The Coronavirus Diaries, 28th April 2020

When Celia and I were walking in a rainy Burgess Park this afternoon, a man walking towards us said, “Hello, my name is Corona Virus”. He was smiling, as if it were a joke, he didn’t stop, he just walked on. Celia and I looked at each other. I said something like “unfortunate name” and then, “why would anyone say that?” Under her umbrella, Celia shrugged.

Rain was forecast for today so it was hardly a surprise. It hadn’t started when I woke up, but the temperature had definitely dropped and the skies were that exhausted greyish white. Rather like someone who has been badly ill now I think of it. When the rain came it was serious. Your average London rain is a desultory drizzle or an intense shower that drenches you immediately and then stops. This was the real deal. I found it rather exotic after days and days of blue skies and sunshine.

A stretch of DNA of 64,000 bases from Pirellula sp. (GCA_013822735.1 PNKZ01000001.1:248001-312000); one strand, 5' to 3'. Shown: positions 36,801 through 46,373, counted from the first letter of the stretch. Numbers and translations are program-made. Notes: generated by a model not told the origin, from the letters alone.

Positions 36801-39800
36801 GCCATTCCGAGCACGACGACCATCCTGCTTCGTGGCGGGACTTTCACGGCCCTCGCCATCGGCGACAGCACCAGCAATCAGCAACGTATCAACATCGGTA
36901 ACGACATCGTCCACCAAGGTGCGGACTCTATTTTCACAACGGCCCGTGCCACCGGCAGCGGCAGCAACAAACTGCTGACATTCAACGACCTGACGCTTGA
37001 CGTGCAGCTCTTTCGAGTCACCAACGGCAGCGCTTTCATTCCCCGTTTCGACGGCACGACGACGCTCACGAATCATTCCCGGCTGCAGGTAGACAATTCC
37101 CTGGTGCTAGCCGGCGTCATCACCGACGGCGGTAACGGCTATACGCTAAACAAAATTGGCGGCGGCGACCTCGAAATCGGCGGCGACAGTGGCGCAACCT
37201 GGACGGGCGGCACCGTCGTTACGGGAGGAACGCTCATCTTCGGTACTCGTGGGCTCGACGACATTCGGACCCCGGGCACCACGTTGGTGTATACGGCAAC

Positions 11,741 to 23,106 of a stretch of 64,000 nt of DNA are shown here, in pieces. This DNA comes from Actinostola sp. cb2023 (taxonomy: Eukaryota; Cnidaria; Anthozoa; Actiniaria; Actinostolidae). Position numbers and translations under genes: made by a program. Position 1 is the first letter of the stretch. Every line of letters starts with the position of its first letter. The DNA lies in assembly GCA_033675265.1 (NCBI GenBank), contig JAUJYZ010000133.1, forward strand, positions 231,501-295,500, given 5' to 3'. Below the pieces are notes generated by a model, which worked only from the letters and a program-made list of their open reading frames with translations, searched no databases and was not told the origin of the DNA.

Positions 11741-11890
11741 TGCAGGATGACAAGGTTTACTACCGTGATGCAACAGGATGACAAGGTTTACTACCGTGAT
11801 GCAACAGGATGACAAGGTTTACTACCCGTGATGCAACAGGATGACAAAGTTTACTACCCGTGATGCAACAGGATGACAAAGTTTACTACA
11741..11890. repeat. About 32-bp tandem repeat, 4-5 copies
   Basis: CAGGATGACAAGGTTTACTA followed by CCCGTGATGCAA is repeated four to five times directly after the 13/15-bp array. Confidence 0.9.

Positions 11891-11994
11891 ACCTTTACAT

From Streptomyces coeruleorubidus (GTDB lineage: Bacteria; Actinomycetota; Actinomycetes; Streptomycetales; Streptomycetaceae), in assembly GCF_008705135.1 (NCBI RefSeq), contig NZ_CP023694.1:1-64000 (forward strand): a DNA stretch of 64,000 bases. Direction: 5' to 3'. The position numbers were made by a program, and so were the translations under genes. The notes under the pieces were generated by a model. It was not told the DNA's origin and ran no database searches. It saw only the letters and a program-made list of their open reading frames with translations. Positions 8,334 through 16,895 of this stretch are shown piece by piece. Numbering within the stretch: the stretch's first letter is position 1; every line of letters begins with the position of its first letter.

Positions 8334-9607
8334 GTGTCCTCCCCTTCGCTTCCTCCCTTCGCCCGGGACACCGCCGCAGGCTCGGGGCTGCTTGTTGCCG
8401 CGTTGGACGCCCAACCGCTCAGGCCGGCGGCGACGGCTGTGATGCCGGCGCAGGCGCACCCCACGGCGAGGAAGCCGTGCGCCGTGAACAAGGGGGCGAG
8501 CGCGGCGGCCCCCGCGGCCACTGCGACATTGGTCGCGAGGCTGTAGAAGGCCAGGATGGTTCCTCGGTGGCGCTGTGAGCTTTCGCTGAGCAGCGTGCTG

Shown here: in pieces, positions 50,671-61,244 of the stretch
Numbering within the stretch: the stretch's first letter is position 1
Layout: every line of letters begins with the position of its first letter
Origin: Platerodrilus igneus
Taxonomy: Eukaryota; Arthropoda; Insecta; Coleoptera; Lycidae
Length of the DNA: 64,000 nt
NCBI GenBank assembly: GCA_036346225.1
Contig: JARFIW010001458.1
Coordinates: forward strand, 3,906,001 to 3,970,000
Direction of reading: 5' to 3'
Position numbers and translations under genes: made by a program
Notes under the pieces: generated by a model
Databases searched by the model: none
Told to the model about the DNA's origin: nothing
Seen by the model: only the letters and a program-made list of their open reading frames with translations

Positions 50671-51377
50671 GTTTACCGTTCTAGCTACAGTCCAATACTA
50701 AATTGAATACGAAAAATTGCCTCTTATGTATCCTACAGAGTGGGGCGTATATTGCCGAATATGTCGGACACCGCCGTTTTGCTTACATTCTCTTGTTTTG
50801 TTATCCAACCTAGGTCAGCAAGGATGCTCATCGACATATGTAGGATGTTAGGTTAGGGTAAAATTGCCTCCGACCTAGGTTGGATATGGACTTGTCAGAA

My intention was start my tax return several months earlier than usual. I opened up a file, sorted out headings and stopped. You’d have thought a rainy day ideal for starting a tax return, but something in me was refusing. I read some of The Mirror and the Light, stripped the bed ready for when the rain stops and I do the weekly linen wash, finished Saturday’s Guardian. I bought a hard copy for the first time in weeks. The thin Guide was a startling reminder of how all entertainment venues are closed.

At eleven, I joined Celia and Charlie at the end of the square where we observed a minute’s silence for the key workers who have died in the UK so far during this pandemic. Celia had directed me while I was still drinking my morning coffee to John Crace’s piece in ten Guardian. She is kinder to/about Johnson than I am, and felt Crace had made the point while still respecting Johnson is recovering. Make up your own minds. You can read it herehere.